Femi Adesina, special adviser to the president on media and publicity, says Nigeria should be given some credit because things are looking up for the country.
Commenting on Nigeria’s 2020 unemployment figures on Sunday when he featured on Channels Television’s ‘Sunday Politics’, Adesina said it is typical of Nigerians to focus on only the negatives and pay little attention to the positives.
According to the Q4 unemployment report released by the Nigerian Bureau of Statistics (NBS), Nigeria’s unemployment rate hit 33.3 percent — the highest ever recorded.
He stressed that there are also some positives in Nigeria’s economy depending on what aspect is being focused on.
“In any country in the world, if you want to focus on the negatives, they’ll be more than enough for you to see and talk about. But then there are always silver linings in the sky from time to time. It is typical of Nigerians that are when those silver linings come, we don’t talk about them,” he said.
“When the inflation dropped to about 11 percent a couple of years back, we didn’t hear a sound about it. When we went into recession and came out, not much about it.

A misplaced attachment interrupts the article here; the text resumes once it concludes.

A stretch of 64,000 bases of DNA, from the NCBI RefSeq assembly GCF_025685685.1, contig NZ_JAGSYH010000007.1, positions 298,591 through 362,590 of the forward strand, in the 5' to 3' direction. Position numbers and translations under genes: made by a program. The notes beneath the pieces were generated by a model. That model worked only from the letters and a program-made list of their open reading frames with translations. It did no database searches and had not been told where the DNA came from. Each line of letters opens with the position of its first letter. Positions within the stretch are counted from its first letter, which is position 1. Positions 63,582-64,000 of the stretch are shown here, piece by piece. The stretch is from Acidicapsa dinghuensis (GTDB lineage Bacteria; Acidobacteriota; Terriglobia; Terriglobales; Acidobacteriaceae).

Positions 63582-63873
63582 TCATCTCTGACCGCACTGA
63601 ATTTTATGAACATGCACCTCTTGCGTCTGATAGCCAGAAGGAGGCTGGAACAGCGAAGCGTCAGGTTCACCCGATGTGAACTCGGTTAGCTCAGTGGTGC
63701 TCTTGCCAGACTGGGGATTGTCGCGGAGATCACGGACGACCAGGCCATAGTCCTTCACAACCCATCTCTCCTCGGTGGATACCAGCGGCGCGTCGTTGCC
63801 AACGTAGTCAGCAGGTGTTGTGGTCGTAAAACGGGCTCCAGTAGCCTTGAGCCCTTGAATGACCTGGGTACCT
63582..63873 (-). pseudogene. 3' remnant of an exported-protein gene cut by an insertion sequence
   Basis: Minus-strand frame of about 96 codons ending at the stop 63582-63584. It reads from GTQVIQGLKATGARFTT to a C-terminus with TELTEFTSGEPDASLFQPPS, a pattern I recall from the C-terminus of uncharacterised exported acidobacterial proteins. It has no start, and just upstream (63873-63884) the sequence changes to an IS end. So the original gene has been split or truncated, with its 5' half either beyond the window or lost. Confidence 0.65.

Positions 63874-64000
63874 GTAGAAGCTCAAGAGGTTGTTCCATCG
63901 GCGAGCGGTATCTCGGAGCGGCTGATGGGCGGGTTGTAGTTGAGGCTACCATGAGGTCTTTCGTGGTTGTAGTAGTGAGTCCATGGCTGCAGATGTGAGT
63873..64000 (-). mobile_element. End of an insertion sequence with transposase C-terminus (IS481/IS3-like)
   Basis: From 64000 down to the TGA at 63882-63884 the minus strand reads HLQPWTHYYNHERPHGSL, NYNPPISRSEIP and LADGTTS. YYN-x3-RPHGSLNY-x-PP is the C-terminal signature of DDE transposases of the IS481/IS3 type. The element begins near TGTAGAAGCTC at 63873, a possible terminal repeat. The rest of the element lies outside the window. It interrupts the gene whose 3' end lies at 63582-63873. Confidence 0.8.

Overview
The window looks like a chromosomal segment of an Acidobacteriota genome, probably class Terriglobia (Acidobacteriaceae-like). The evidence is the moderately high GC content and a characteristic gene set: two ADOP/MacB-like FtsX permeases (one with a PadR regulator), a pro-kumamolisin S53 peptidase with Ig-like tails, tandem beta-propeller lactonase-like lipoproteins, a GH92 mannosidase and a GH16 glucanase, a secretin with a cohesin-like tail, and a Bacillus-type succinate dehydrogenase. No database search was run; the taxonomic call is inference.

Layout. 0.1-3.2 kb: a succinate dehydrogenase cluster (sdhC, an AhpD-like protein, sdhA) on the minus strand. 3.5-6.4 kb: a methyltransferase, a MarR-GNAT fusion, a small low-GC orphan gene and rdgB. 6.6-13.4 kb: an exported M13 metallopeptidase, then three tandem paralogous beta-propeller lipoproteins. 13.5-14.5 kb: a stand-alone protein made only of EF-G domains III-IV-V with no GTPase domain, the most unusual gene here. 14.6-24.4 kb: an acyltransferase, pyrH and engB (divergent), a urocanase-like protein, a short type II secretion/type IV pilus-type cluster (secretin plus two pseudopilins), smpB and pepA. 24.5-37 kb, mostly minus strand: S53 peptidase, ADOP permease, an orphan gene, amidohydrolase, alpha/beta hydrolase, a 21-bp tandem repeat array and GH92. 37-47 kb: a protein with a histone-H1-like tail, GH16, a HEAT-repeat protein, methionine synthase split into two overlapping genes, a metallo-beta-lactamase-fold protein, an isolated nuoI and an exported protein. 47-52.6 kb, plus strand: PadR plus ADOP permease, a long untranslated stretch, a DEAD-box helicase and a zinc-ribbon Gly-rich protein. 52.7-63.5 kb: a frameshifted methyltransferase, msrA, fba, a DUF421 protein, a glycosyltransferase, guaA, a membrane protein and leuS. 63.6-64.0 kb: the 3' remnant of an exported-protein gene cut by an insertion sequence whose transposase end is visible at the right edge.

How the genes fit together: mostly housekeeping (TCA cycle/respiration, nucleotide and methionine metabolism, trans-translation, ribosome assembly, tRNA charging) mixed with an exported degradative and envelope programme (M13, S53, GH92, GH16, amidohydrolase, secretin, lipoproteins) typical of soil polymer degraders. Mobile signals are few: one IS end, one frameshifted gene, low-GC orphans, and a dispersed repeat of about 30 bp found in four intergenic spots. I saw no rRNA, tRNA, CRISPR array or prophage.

“When you hear that our budget performance was about 90 percent, not much about it. All that we hear are just the negatives. Let’s realize that in Nigeria, there are positives. In the economy, security, there are positives. It depends on the one we want to focus on.”
Adesina said the economy of several countries, including Britain, has been affected by the pandemic.
He urged Nigerians to cut the economy some slack as it is making progress no matter how slow.
“Did you also see the statistics that Britain has had its worst economic performance in 200 years? Did you see that Britain has borrowed more than ever in the country’s history? It’s because of challenges and the pandemic which is global,” he said.
“Did you see the report of that quarter that Nigeria came out of recession? Let us cut some slack, give Nigeria some credit. Cut Nigeria some slack on these things. We are making progress. It may be slower than we want but things are looking up. It’s not all gloomy.”